Next, you'll find detailed coverage of .NET's wide array of system classes, which haven't gotten nearly the publicity of the CLR, but give you relatively easy access to an enormous amount of functionality -- regardless of the .NET language you choose to use. There's a full chapter on .NET components and controls, as well as practical techniques for accessing databases and working with data using ADO.NET and its base classes.

Nothing's hotter right now than Web services -- reusable Web components that can be invoked from any platform capable of communicating across the Internet, and make it possible for diverse systems to communicate and interoperate far more simply than ever before. Professional .NET Framework covers Web services in some detail. It introduces the Web Services wire formats HTTP-GET, HTTP-POST, and SOAP; and shows how to describe a Web Service with WSDL (that's the Web Service Description Language, of course).

You'll learn how systems can discover Web services using the UDDI protocol and Microsoft's brand-spankin' new DISCO specification, which may provide a standard way for service providers to publish Web Service contracts and developers to find them.

The authors walk you through designing, creating, and testing Web services; building both transactional and asynchronous web services; and extending Web services using SOAP extensions. There's a full case-study chapter on building a Web application that consumes the functionality of a Web Service. And if you're not impressed yet, there's even a comprehensible explanation of Hailstorm, Microsoft's controversial "off-the-shelf" Web services. Bet you've been waiting for that.

Of course, all this slick new stuff isn't much good if you can't migrate smoothly from where you are, and interoperate with the systems and code you already have. Professional .NET Framework includes a detailed chapter on migrating to .NET, and a case study -- nearly 60 pages in length -- walking through the migration of a Visual Basic 6 application. (And they said it couldn't be done! Well, it can, but there are some things you'd better know before you try.) Tip: Wrox has posted a bonus chapter on the Web covering migration from Java -- and, in particular, Microsoft's orphaned J++.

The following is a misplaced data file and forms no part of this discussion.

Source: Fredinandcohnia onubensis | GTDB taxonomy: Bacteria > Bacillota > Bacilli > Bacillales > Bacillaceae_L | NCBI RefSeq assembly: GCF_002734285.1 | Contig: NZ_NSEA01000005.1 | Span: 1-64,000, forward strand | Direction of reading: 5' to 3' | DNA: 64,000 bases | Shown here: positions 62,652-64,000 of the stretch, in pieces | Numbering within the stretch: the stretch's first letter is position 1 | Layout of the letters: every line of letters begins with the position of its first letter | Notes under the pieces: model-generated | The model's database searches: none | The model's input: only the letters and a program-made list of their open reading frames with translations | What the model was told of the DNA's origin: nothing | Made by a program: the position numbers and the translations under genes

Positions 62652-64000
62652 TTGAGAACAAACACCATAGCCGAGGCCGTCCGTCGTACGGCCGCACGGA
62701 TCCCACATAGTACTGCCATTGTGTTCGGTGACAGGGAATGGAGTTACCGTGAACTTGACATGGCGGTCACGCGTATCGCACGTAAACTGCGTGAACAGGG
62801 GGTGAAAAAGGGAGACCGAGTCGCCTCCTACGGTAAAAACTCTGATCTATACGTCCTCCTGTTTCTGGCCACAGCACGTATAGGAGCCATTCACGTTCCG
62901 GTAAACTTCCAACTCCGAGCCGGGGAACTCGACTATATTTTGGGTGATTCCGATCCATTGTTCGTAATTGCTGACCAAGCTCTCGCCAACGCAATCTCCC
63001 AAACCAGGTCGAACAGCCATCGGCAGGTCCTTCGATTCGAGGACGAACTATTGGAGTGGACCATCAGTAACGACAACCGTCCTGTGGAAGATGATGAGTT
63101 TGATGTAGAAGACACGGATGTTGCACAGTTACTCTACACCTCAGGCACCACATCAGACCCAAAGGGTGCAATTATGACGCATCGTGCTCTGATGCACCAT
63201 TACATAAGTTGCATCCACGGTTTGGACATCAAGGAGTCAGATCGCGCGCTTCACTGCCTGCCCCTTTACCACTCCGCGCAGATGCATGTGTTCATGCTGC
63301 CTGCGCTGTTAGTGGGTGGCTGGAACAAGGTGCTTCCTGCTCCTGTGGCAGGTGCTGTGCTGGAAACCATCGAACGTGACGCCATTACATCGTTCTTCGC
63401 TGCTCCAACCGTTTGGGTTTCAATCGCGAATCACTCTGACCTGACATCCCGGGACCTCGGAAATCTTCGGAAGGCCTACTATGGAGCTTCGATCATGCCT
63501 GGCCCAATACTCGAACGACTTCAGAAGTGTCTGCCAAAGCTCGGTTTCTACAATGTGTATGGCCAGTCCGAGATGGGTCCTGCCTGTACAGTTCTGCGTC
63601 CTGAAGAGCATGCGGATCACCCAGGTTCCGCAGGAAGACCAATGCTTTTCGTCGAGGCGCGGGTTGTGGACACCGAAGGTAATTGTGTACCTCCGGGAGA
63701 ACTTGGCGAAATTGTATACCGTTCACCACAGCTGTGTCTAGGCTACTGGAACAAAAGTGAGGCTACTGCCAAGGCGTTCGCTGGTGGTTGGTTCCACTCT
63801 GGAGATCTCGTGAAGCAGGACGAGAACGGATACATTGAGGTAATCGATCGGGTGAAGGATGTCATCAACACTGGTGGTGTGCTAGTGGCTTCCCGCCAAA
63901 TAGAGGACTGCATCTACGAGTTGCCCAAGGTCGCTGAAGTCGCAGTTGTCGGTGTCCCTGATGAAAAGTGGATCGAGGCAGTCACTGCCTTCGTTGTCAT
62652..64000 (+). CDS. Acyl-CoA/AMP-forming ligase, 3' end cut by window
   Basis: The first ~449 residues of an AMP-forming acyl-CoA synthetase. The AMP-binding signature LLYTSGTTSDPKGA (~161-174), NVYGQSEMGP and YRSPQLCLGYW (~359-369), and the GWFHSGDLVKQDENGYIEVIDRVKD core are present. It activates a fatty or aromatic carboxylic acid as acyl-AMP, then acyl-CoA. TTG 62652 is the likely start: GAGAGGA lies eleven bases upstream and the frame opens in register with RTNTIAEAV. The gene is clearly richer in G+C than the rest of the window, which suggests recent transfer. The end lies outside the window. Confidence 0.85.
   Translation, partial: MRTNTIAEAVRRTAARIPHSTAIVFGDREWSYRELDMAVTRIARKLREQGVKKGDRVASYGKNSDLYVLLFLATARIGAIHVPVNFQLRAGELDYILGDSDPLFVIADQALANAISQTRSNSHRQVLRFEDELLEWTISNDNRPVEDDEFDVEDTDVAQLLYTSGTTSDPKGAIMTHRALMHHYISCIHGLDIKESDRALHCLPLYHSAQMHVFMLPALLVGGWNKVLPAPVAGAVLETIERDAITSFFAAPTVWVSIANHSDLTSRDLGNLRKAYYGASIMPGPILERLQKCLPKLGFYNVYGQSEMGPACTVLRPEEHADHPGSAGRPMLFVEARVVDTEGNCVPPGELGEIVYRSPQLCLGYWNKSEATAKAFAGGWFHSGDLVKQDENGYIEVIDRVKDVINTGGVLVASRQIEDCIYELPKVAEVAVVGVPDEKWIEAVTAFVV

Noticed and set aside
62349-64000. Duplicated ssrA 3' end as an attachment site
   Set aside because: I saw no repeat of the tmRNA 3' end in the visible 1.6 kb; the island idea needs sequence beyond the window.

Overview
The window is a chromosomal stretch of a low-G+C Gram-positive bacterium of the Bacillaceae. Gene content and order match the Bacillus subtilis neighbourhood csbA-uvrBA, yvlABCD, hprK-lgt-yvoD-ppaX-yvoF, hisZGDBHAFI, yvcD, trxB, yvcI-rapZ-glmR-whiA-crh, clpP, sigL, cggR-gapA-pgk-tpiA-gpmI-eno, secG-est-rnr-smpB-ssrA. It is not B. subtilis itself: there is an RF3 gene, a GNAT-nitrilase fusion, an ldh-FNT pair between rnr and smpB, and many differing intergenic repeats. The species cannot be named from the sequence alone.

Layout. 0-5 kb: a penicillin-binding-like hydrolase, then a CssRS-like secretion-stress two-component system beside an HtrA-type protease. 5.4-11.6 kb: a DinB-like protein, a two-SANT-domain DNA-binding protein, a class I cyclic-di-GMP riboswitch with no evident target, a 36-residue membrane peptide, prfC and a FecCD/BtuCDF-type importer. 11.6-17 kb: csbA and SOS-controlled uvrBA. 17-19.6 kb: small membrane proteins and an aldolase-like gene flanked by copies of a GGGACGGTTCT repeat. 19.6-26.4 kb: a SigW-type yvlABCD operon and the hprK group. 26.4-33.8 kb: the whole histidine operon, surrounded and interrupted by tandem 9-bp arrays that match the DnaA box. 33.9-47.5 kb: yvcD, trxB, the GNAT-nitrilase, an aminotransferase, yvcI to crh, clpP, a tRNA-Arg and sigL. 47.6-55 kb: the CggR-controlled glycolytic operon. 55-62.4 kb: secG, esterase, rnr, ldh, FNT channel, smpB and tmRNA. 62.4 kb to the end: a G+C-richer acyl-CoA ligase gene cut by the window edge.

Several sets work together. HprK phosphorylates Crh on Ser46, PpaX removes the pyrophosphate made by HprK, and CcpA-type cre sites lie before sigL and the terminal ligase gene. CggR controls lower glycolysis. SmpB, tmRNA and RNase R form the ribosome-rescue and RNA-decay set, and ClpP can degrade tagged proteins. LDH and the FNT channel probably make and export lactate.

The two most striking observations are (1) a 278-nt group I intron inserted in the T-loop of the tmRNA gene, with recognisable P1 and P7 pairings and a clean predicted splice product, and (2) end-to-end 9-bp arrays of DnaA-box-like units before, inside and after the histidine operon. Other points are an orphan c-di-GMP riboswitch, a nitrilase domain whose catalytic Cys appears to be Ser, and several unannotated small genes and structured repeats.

Last but not least, Professional .NET Framework presents a thoughtful set of best practices for .NET development: techniques that can help you build more reliable, high-performance software, whether you're creating Web services or Windows applications. Don't move to .NET without the practical assistance this book can deliver. (Bill Camarda)

Bill Camarda is a consultant, writer, and web/multimedia content developer with nearly 20 years' experience in helping technology companies deploy and market advanced software, computing, and networking products and services. He served for nearly ten years as vice president of a New Jersey–based marketing company, where he supervised a wide range of graphics and web design projects. His 15 books include Special Edition Using Word 2000 and Upgrading & Fixing Networks For Dummies®, Second Edition.

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Product Details

  • ISBN-13: 9781861005564
  • Publisher: Wrox Press, Inc.
  • Publication date: 9/1/2001
  • Edition number: 1
  • Pages: 1000
  • Product dimensions: 7.20 (w) x 8.97 (h) x 1.56 (d)

Meet the Author

Denise GosnellR is a consultant in the Microsoft Consulting Services Public Sector Practice at Microsoft (dgosnell@microsoft.com). Denise has a unique background in both law and technology and uses her background to help federal, state and local governments implement hi-tech solutions.

Kevin Hoffman is currently employed as a Software Engineer and "Web Product Line Manager" for a company that provides software and services for total chemical management. He's written applications in everything from Assembly and Scheme to Pascal, C++, VB, Python, PHP, Java, Delphi and his new favourite toy, C#.